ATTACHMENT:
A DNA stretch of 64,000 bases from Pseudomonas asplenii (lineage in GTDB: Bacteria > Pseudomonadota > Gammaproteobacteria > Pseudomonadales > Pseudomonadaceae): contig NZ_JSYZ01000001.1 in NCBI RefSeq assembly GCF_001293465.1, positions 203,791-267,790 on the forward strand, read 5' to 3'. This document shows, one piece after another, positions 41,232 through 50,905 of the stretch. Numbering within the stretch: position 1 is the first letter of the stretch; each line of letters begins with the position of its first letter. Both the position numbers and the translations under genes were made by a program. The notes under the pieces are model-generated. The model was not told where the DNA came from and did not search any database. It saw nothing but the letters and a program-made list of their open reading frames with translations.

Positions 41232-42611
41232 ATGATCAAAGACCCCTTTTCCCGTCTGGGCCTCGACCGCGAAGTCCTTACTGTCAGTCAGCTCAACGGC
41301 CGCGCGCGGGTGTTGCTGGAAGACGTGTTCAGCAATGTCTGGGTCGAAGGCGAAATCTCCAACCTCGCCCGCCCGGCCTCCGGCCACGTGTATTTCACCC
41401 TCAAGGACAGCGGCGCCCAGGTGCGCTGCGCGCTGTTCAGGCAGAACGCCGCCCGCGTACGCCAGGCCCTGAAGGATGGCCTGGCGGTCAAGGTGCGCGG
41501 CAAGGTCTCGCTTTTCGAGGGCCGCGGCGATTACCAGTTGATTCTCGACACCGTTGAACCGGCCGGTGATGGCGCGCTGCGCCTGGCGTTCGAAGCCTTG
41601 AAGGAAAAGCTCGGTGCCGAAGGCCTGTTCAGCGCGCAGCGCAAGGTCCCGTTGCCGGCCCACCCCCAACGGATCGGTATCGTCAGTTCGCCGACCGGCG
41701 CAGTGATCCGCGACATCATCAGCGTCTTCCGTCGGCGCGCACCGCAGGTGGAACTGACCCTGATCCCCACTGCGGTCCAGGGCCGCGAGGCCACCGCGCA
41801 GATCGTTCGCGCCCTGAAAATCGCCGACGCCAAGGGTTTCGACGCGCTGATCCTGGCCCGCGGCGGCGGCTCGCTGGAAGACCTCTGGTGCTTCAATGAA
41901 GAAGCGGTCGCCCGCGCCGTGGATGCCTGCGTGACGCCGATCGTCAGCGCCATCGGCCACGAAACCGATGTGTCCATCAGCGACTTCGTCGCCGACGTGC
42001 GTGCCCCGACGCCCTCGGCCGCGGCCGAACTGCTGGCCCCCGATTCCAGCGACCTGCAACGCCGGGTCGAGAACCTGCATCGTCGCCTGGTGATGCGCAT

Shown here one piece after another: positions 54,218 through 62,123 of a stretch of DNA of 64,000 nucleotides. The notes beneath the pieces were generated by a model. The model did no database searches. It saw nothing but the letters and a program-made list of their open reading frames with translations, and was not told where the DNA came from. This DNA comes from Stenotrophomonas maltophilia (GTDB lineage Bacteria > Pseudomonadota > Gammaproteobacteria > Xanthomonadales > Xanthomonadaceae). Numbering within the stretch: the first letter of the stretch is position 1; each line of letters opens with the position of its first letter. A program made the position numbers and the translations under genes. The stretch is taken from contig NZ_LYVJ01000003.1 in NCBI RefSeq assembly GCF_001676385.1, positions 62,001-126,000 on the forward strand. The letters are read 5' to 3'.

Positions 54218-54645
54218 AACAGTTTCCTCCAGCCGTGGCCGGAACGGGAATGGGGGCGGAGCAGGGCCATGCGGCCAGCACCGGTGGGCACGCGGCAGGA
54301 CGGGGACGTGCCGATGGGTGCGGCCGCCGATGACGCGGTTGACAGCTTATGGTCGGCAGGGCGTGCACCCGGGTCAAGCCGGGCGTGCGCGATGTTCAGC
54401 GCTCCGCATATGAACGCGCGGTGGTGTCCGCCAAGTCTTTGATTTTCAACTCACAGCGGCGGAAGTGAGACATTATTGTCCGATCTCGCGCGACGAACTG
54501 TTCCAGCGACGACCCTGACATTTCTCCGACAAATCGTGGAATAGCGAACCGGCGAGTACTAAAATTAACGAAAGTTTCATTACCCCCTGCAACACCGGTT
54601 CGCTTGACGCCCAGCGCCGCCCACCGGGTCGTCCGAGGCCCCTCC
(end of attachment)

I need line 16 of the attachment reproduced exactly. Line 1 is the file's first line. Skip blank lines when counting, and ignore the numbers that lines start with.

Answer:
54401 GCTCCGCATATGAACGCGCGGTGGTGTCCGCCAAGTCTTTGATTTTCAACTCACAGCGGCGGAAGTGAGACATTATTGTCCGATCTCGCGCGACGAACTG